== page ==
By Nunzio Signore (B.A., NASM, PES, CPT)
Aside from the obvious things a college coach or recruiter looks for when evaluating a ball player (arm strength, hitting power and defensive ability), one of the biggest deal breakers is a player’s size and body composition.
Size and body comp can go deep into projecting the future both performance-wise and health wise of a ball player.
College coaches also look at a player’s body type to determine what they’ll look like, and how well they’ll hold up to the tougher demands of a college strength program. Here at RPP we have developed a training program with both strength as well as mobility and stability training built into the program to ensure joint health . This can go a long way in preparing a player in the off season, as well as ensuring that they will finish as strong as they started during the season.
Looking at it from a younger perspective, We see parents come in to RPP and tell us they want us to “make their kids faster” or tryouts are coming up and they want them to “make the team”. Once again strength training comes into play. I can’t tell you how many kids we have trained here that end up “making the team”, something that I feel comes from succeeding through a well-developed strength and conditioning program . (Kids under 13 can still strength train as long as they’re using body weight as to not interfere with growth plate development).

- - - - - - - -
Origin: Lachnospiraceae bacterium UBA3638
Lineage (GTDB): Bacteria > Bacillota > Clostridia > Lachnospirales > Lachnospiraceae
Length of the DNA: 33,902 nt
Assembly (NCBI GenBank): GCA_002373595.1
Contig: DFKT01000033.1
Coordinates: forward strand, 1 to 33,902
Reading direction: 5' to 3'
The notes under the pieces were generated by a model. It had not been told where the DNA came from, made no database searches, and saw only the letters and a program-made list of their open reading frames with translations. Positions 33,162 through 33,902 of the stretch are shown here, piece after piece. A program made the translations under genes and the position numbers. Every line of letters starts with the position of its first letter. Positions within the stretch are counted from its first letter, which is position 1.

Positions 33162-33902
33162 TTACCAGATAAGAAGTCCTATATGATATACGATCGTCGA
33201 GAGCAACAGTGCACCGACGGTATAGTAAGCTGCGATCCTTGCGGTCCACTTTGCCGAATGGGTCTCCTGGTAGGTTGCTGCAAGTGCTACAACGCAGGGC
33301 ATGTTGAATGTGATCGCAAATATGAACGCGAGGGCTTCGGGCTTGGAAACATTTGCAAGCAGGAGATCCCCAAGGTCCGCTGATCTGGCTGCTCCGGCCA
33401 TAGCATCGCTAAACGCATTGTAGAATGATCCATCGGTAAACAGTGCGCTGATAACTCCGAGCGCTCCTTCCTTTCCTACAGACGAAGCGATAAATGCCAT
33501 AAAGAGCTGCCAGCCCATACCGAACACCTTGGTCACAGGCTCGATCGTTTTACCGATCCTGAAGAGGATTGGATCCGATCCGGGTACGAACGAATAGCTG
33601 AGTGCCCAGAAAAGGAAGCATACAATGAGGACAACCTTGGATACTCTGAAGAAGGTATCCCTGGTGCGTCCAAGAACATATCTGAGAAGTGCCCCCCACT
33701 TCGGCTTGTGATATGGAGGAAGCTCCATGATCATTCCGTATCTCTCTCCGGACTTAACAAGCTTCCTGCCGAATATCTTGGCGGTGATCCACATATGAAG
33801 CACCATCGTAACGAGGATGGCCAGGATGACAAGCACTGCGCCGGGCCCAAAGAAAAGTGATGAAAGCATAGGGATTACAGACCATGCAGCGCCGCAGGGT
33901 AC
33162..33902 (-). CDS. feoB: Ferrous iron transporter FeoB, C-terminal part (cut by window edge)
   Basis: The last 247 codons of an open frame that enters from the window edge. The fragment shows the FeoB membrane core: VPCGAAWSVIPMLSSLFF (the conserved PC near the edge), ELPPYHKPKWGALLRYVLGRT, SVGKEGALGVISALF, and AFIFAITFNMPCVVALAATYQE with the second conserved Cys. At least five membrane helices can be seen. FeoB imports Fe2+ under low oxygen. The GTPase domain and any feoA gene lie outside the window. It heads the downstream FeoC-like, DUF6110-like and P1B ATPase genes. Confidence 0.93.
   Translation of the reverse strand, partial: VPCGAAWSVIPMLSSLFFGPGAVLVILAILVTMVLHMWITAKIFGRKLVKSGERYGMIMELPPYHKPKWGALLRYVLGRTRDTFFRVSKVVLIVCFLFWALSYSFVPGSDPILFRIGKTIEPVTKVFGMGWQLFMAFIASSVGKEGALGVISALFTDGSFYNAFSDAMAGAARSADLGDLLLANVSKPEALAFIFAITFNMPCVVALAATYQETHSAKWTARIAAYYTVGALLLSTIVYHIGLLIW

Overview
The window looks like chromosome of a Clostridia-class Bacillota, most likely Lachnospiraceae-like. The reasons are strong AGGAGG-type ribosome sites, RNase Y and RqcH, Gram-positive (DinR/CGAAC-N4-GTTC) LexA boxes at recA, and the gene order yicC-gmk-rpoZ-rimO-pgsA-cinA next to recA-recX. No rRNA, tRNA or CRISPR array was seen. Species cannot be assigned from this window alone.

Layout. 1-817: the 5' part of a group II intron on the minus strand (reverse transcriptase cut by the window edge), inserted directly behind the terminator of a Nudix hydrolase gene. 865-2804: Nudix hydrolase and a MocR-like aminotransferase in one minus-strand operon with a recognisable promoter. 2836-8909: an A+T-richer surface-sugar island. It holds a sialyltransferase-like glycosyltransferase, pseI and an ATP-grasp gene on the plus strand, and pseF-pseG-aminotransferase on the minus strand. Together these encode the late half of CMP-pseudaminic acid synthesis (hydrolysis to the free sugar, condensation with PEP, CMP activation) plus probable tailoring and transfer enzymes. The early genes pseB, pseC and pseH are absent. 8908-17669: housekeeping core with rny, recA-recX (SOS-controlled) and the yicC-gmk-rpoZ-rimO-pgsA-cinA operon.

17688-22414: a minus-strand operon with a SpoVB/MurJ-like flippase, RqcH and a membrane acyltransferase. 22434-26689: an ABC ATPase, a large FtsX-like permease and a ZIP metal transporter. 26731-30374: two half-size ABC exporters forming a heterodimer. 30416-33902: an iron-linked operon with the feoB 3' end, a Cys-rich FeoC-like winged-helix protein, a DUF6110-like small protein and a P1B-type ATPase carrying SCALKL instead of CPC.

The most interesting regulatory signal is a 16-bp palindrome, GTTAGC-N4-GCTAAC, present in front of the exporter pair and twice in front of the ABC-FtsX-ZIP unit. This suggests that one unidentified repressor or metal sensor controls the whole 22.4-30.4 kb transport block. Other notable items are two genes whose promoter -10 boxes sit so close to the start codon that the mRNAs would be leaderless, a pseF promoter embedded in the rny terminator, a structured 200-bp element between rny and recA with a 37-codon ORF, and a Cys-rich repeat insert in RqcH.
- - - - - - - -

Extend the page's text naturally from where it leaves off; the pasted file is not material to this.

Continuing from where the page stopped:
Confidence and character also go a long way in displaying a stronger more bio-mechanically (posture) sound body type. This weighs big in the first impression many coaches and recruiters get upon first glance at a prospect. Players with a sloppy body composition appear lazy and may not get a second look.
Getting athletes on a good strength and conditioning program will give young players a jump start on the competition as well as giving them the best opportunity to play at the next level. Here at RPP, we train many kids who already are or will be playing at the Division 1 level. They’re gifted and are meant to be there so that makes our job a bit easier. The true art in this profession is to take an athlete who may not have made the team last year and put him there this year.
The strength and conditioning programs at RPP start with a one-on-one body assessment, as well as a mini combine to track progress. Our programs are also designed to maximize a players strengths as well as addressing his weaknesses and reducing their risk of injury.
Will You Be Ready For The Next Season?